I love English paper piecing and fabrics with great big prints, but these two things don’t always play so nicely together. So I decided to experiment with super-sizing some traditional paper pieced hexagons. I love the way they showcase these three beautiful designs from Spoonflower designer Holli Zollinger: Coral Lined Mosaic, Fish Scales Slate Full, and Diamond Circles Aqua, and the chevron lines of quilting make a nice frame.
Make cute and simple fabric from your drawings!
Get some ordinary printer paper and your favorite brand of black marker or art pen. For this project, a thicker-lined pen is best. Decide what you'd like to draw–here, I'm drawing a bunch of smiling little kids–and draw
your subject all over the paper, repeatedly.
Don't worry if some of the drawings look a little off, just keep drawing—you'll get better as you repeat the image. Try a few variations as you go. Once you have a ton of little images all over the page, take a pencil and circle the ones you like best.
Take a second sheet of paper and lay it on top of the first paper. If you can't see the lines you drew through it, you may have to hold both sheets up and tape to a window. Grab your crayons and "color in" the drawings you like on the second paper. Color loosely, a bit lightly, and use blocky color. Let your coloring go a bit out beyond the lines if you like.
Scan both images at 300dpi and open in Photoshop.
First, make sure the background of the crayon image is pure white. We'll use Replace Color for this.
Click Image > Adjustments > Replace Color, make sure Preview is checked, and set Fuzziness to 25.
Click on the background of the image in the Preview window—this is the hue that appears next to the word "Color".
Now drag the Lightness slider all the way to the right—the "Result" box will turn white. You should see your image background turn bright white as well. (If you start to lose image detail in the crayoned parts, adjust Fuzziness to 15 or 10.) Click OK.
Now's a good time to crop your crayon image. I like to leave around 1-2cm at the top and left sides, and crop closely on the bottom and right. This will usually make the repeat flow nicely once it's uploaded to Spoonflower.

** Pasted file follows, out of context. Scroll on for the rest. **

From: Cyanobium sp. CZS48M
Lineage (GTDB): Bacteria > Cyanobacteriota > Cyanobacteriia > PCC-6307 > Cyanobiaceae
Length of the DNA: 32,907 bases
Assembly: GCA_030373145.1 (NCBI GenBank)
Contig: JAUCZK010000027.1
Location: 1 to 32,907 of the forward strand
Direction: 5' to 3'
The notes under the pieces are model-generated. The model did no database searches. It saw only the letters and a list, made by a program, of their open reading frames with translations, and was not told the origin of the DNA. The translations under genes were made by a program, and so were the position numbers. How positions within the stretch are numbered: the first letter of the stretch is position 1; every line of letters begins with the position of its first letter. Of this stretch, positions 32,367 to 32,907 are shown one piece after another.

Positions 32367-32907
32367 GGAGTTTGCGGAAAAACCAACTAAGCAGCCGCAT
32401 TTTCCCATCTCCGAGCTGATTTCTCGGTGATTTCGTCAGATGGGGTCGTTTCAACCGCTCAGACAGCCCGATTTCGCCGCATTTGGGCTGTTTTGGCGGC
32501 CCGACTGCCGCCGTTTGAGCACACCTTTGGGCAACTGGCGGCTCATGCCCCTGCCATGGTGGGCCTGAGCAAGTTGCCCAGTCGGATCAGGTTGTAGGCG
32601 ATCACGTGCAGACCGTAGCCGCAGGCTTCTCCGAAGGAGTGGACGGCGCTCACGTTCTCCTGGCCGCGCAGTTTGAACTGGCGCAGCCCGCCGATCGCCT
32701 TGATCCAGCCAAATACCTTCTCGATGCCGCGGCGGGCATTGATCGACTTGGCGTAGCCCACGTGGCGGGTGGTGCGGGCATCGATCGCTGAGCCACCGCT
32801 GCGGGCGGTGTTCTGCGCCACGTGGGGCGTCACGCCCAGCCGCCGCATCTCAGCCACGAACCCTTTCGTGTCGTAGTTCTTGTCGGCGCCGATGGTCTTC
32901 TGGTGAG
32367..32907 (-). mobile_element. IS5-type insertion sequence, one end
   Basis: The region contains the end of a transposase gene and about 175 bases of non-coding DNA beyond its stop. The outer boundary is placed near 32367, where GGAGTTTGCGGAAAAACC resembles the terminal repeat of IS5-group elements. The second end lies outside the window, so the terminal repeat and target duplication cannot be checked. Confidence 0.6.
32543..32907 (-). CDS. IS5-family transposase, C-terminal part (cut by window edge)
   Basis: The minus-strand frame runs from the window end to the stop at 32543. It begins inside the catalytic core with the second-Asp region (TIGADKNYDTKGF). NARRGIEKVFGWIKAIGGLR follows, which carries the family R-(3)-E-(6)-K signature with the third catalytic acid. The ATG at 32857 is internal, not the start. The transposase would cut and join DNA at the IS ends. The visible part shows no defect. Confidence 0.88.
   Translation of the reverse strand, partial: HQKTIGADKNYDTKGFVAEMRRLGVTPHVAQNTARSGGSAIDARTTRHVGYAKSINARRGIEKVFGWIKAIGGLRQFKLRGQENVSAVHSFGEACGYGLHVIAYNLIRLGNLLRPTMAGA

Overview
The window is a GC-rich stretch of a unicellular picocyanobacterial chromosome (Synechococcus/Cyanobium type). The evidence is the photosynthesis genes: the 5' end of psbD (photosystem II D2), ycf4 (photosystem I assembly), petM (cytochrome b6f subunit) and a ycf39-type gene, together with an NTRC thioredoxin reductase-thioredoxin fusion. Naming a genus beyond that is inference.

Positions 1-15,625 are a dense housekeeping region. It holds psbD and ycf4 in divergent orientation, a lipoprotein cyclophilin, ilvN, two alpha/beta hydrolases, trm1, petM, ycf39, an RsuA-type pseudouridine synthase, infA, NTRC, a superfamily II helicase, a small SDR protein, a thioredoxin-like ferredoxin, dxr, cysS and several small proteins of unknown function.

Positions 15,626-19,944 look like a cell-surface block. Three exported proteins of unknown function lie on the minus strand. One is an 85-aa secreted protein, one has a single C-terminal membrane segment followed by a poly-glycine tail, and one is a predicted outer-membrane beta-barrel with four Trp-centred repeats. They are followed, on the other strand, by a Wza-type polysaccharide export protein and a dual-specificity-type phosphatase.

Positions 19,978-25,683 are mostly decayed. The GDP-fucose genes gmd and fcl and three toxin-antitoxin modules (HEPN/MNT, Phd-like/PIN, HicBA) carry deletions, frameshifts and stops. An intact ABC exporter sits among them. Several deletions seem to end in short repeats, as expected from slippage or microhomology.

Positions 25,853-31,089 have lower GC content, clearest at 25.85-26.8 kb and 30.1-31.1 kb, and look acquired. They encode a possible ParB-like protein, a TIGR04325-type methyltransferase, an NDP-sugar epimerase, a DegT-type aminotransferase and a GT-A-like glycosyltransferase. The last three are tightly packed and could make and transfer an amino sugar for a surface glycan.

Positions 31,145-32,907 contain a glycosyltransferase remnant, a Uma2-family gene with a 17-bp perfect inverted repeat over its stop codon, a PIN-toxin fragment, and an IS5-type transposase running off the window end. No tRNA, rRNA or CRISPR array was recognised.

You can also open Image > Adjustments > Hue & Saturation if you want to quickly tweak your colorway.
Zoom (+) way, way into the drawings you've decide to work with. Using the Magic Wand tool, hold down Shift and click all the black parts of the image until it's completely selected, then copy what you've selected to your clipboard. Just work with one little drawing at a time here.
Head back over to your crayon image and Paste the drawing as a new layer. Move it so it's positioned on top of its colored-in background, and use Edit > Transform > Rotate if you need to line them up better.
Repeat with the remaining drawings you've colored. Flatten all the Layers of your image and if you like, open Image > Adjustments > Brightness/Contrast—bumping both up will give you a more vibrant fabric, lowering them a touch will give a more muted image, which can be nice for a vintage look.
Open Image > Image Size and set the print size for your design. I like to set my image dpi to Spoonflower's default of 150dpi here, too.
Save and upload to Spoonflower! You can preview your pattern in different repeats—here I've decided half-brick is best. You're all done!
About Our Guest Blogger
Anda Corrie is an American illustrator, Etsy designer, and émigré living in Berlin, Germany with her small family. In her spare time she obsesses over vintage children’s books, makes homemade schnapps, sews tiny dresses that her 4-year-old stubbornly refuses to wear, and draws. Visit her Spoonflower shop for some lovely hand drawn fabric designs and her Etsy shop, Boosterseat.
I’m the mother of three daughters who, to varying degrees, are still interested in having their mama make them clothes. Actually, it’s almost a competitive sport around here where handmade clothing equals love points. If one girl gets something made for her, someone else is bound to be pretty cranky about it and demand that she also get a new dress, skirt, or what have you to even up the spread of love.
This means that it’s very useful to be able to make things up quickly sometimes. I do have quite a few lovely, more complicated children’s clothing patterns that I make when I know that I have the stamina for all that tracing and fitting together of many pattern pieces–and most likely, for doing it at least twice for my two youngest daughters. But more often than not, I wing it with simple clothing for them that I can make quickly, more than one time, and without much more work than taking accurate measurements of impatient little people.
This simple shirred sundress that I made for my youngest daughter, Phoebe, is just such a simple project, taking more time to type about than it did to actually make it up. I used a single yard of Spoonflower organic cotton sateen printed with Sally Harmon's — aka, Boris Thumbkin’s — dear Train design, and I had a bit of fabric left over to use in patchwork projects down the road. Here’s how to make up a sweet and easy shirred sundress for a little girl in your life.